Anyone who fears being sued on suspicion of pirating the Oscar-winning film "The Hurt Locker" can likely relax, at least for a little while.
The law firm representing, the producers of the Iraq war film, is suing people suspected of being illegal file sharers but is being delayed by watchdog groups.
Dunlap, Grubb & Weaver, which is filing copyright complaints on behalf of at least a dozen independent filmmakers, including Voltage, was in a Washington, D.C., court last week, where a federal judge instructed the law firm to help create a new way of notifying people that they are being sued for copyright violations.
The Electronic Frontier Foundation, a pro-technology advocacy group, and the American Civil Liberties Union had challenged Dunlap Grubb's attempt to file a single lawsuit against thousands of people. In the case of "The Hurt Locker," Voltage has obtained at leastbelonging to people it says shared the film illegally. Representatives of the EFF and the ACLU argue there is nothing that binds these people together and that making them all defendants in a single suit isn't proper.
The strategy of filing lawsuits against those who download media files via peer-to-peer services was pursued by, the trade group for the top music companies, for five years before it gave it up in December 2008. Since then, the major Hollywood studios and music labels have concentrated on convincing Internet service providers, such as Time Warner Cable and AT&T, to penalize those it sees as chronic copyright abusers. But small indie movie producers may not have the resources to lobby ISPs. "The Hurt Locker" was leaked to the Web months before its theatrical release, and it was the lowest-grossing Oscar winner for Best Picture ever.
Dunlap Grubb said it offers these producers a means to protect their property and recoup losses. It's still too early to determine how profitable this will be for film producers or how effective at stopping piracy.
U.S. District Judge Rosemary Collyer said during the hearing last week that she had concerns about this issue as well as the question of whether she has jurisdiction over accused file sharers presumably from across the country, according to Corynne McSherry, an EFF attorney who was at the hearing.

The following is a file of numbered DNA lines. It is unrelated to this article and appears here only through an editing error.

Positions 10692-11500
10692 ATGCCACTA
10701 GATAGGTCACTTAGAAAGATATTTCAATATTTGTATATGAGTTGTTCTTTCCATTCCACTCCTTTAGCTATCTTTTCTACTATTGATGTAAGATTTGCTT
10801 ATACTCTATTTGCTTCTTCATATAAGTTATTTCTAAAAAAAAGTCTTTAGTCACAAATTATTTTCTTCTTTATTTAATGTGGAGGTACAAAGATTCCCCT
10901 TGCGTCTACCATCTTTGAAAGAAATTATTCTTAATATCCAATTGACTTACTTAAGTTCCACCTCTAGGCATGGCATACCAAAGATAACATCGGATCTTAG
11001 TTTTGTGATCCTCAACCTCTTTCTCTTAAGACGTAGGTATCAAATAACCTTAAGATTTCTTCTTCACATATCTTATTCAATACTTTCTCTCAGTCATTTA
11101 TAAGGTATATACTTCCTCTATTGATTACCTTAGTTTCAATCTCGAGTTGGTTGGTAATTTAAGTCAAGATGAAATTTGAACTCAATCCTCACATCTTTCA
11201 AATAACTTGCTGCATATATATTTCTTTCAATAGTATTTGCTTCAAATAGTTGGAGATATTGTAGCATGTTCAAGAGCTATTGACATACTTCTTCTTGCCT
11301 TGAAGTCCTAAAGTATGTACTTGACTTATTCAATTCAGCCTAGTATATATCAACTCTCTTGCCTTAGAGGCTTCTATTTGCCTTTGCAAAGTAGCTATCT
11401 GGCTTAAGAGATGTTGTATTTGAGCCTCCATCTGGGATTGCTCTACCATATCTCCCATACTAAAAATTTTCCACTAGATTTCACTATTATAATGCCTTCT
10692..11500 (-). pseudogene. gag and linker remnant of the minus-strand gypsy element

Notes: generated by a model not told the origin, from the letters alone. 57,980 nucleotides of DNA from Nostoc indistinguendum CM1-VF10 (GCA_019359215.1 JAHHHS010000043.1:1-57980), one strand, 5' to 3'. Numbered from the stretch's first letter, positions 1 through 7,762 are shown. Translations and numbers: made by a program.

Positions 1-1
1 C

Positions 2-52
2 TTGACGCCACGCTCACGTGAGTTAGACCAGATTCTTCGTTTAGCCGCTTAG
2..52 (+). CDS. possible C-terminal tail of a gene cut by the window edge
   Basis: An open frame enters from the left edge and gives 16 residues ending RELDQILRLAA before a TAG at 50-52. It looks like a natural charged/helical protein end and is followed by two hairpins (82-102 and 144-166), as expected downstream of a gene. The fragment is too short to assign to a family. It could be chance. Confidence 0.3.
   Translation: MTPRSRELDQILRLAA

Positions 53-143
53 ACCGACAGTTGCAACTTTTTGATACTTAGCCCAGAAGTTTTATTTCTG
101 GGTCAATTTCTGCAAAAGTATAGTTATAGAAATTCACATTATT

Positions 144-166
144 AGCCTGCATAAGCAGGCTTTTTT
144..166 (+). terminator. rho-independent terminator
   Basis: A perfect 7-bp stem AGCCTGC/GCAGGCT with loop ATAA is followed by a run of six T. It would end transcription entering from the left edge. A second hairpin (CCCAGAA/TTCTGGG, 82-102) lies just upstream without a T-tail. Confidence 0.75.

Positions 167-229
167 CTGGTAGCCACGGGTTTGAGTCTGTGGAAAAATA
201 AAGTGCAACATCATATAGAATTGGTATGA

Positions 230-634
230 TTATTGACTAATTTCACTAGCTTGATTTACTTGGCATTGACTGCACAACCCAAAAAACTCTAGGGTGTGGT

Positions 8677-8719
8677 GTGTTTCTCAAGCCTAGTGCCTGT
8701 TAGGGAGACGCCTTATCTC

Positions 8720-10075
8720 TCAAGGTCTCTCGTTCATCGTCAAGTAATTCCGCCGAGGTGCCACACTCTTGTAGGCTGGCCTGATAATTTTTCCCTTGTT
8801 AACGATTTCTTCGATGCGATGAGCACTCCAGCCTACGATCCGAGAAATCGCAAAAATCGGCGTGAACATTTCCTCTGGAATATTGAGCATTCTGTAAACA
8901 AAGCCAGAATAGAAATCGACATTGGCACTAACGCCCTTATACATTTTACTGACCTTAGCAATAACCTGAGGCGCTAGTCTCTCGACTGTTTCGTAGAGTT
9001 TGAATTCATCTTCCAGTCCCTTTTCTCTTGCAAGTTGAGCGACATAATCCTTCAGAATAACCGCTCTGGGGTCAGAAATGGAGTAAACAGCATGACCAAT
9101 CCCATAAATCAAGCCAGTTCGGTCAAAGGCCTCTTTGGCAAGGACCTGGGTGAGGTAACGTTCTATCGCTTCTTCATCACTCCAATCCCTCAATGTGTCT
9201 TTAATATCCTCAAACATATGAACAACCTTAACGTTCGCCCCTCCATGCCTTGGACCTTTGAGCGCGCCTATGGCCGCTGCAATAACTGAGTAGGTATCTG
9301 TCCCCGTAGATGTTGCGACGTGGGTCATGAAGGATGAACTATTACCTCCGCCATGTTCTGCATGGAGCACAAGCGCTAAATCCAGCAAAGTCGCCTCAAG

The good news for file sharers is that Collyer told Dunlap Grubb and the film producers that they need to work with the EFF and the ACLU on providing information to those accused of copyright violations. That means it's unlikely Dunlap Grubb will be sending out any more of these notices until the issue is settled, McSherry said.
"The defendants may not know that they can raise these issues [of jurisdiction and mass litigation]," McSherry said. "I think we definitely planted a seed with the judge. This judge is going to be paying close attention to these cases to make sure the process is fair."
The good news for the filmmakers is that the judge rejected arguments by the EFF and the ACLU that Dunlap Grubb should be required to file a single lawsuit for every individual alleged to have violated copyright. Had the judge agreed, that would have dramatically driven up the costs of pursuing litigation and made the strategy much less appealing.
"We are pleased with what we believe was a very well considered opinion by Judge Collyer," said Thomas Dunlap, founder of Dunlap Grubb. "We are working with the EFF...to craft a notice to accompany the order to the Defendants in these cases."
The complaint involving "The Hurt Locker" is before another judge but that case is just getting started while a complaint involving "Far Cry," a movie from German director Uwe Boll, is further along in the legal process. In the ""Hurt Locker situation, Dunlap Grubb is waiting to receive permission from the court to subpoena the names of the people Voltage accuses of pirating the film.
With "Far Cry" and several other films, Dunlap Grubb has already acquired the names of the accused and has notified them that they should pay $1,500 to get rid of the lawsuit or else risk getting sued for as much as $150,000.